The smaller, subtler changes in iOS 7

Apple unveiled some pretty dramatic changes to iOS 7 on Monday and while the blogosphere is arguing over the big design changes it’s bringing (and where they came from), there are a lot more subtle tweaks Apple made that the company did not call out during the keynote.

Some of the changes (where’d Spotlight search go?!) will likely cause some initial confusion for longtime iOS users. Others are ones we’ve been hoping would eventually arrive. But there are also plenty of things Apple changed that were small, but necessary. Here’s a pretty exhaustive list of those alterations.

General changes


  • Spotlight search is no longer in its own page on the far left in Springboard. Instead, you can swipe down on any homescreen to bring down a search field.
  • The blue arrow used to indicate more options in iOS 6 has been replaced with a blue “i” within a circle. Most people I know aren’t aware of the blue arrow or what it’s for, so this is a welcome change.
  • The buttons for tweeting and posting to Facebook(s FB) have been removed from Notification Center.
  • Movies and TV shows you’ve purchased from iTunes now appear in the Videos app, though streaming isn’t allowed; you have to download them.
  • There’s a new pull-to-refresh animation that looks like the more traditional Apple loading animation, rather than the odd stretching circle from iOS 6.
  • Scroll bars are thinner than in iOS 6, by about half, and are a slightly lighter color.
  • You can search for an event in Calendar.
  • magnifying_glassThe magnifying glass that appears when you hover over text has been simplified. The border around it is smaller, and the gloss is gone in favor of a subtle shadow around the top edge.
  • Game Center will tell you if it’s your turn on a game.
  • Double-clicking the home button while music is playing still shows the usual controls, but you can also seek now.
  • The Apple logo on the boot screen is flat, looking just like an Apple sticker.
  • The screen fades in and out when locking and unlocking.


  • cellularCellular settings have been moved out of the General section. It’s now located right below Bluetooth, so it should be easier to find.
  • You can control which apps use your cellular data and see how much data they’ve used so far.
  • Do Not Disturb has a new option that silences notifications and calls only when your device is locked, so you’ll still get them while you’re using it.
  • In the Privacy section, you can now control which apps have access to the microphone.
  • You can now block specific phone numbers in the Phone section.
  • Australian English and Mexican Spanish are now available as language options.


  • You can start a private browsing session right within Safari’s new tab screen, so you don’t have to go to Settings every time. You still have to convert your tabs to private tabs or throw them away, however.
  • iCloud tabs are accessed by scrolling to the bottom of the tabs screen.
  • Do Not Track can now be enabled in Settings, like it is in Apple’s desktop OS, Mountain Lion.


  • lipsumThe first three messages in a conversation will be different colors, going from purple to light blue to green. Replies after the first three are just green.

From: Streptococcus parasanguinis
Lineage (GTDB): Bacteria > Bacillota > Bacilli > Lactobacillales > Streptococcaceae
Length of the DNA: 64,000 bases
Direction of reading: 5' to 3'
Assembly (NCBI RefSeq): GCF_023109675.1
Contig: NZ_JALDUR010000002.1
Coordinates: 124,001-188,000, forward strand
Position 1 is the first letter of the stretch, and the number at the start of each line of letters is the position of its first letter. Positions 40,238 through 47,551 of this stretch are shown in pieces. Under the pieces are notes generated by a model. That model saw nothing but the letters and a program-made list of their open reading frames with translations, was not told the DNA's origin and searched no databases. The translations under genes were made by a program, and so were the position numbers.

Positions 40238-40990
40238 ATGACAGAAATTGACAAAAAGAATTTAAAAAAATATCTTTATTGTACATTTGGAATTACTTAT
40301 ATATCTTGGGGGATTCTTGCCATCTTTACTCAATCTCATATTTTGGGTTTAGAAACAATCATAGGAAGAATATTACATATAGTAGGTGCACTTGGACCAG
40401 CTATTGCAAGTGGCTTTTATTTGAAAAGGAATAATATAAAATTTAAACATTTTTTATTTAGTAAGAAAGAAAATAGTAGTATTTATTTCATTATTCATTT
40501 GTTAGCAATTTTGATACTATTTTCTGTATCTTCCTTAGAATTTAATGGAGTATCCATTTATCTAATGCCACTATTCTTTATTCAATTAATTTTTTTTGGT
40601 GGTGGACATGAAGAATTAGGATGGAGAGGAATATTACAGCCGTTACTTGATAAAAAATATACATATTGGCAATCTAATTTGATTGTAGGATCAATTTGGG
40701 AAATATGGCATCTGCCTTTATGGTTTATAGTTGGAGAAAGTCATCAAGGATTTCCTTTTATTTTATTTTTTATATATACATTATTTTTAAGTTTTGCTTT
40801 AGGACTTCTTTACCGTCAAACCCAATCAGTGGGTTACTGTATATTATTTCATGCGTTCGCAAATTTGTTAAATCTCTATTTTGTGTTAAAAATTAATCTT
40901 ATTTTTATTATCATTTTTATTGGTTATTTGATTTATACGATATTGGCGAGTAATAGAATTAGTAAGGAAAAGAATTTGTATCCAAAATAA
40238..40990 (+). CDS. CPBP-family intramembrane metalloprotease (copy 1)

• Emails that have been replied to show two arrows next to the title in the list view.
  • There’s a Mark All button that lets you mark all messages as unread or flagged. You still can’t select all, though.
  • There are new mailboxes for emails that have attachments, have been cc’d, or that are unread or flagged.


  • The “edit” button is gone, replaced by a “contact” button. You can still get to the edit interface by holding down on a message and choosing “more.”
  • The aforementioned “contact” button gives you the option to call or FaceTime the person you’re messaging. You can also see their contact sheet by hitting the “info” button.
  • Outgoing messages have a blue gradient that stretches across them.


  • photos_shareOne of the problems I pointed out previously with Photo Streams in iOS 6 is that only the person who created the stream can add photos to it. In iOS 7, Subscribers to your Photo Streams can now add their own photos, if you enable it. This makes it so you can have one Photo Stream for your entire family instead of one for each member.
  • The share sheet has been changed significantly. Sharing to a Photo Stream is done by hitting the iCloud icon. Selecting multiple photos can be done right from the share sheet as well. You can also share to Flickr(s YHOO) now.
  • Photos zoom in or out when you view them or dismiss them in the Camera Roll.


  • You can create a new note within any other note.
  • The buttons to go to the next/previous note are gone.
  • The first line of the note no longer appears in the top bar.
  • The date and time the note was created are centered at the top, and the number of days since the note was created is gone.


  • remindersNavigating lists works like Passbook: all of them are displayed stacked on each other, and when you select a list, the others slide to the bottom.
  • You can change the color of list titles in Reminders to make it easier to recognize them.
  • Reminders are added by tapping on an empty row rather than hitting a “plus” button.

With the exception of the new Notes app, which I’m not yet certain I like, every other little change in iOS 7 is a definite improvement in my book.

However, iOS 7 is a major overhaul, so there’s bound to be more minor improvements that I missed. And most importantly, considering that this is technically beta software, whose final release isn’t scheduled until this fall, there are also bound to be even more changes in the meantime.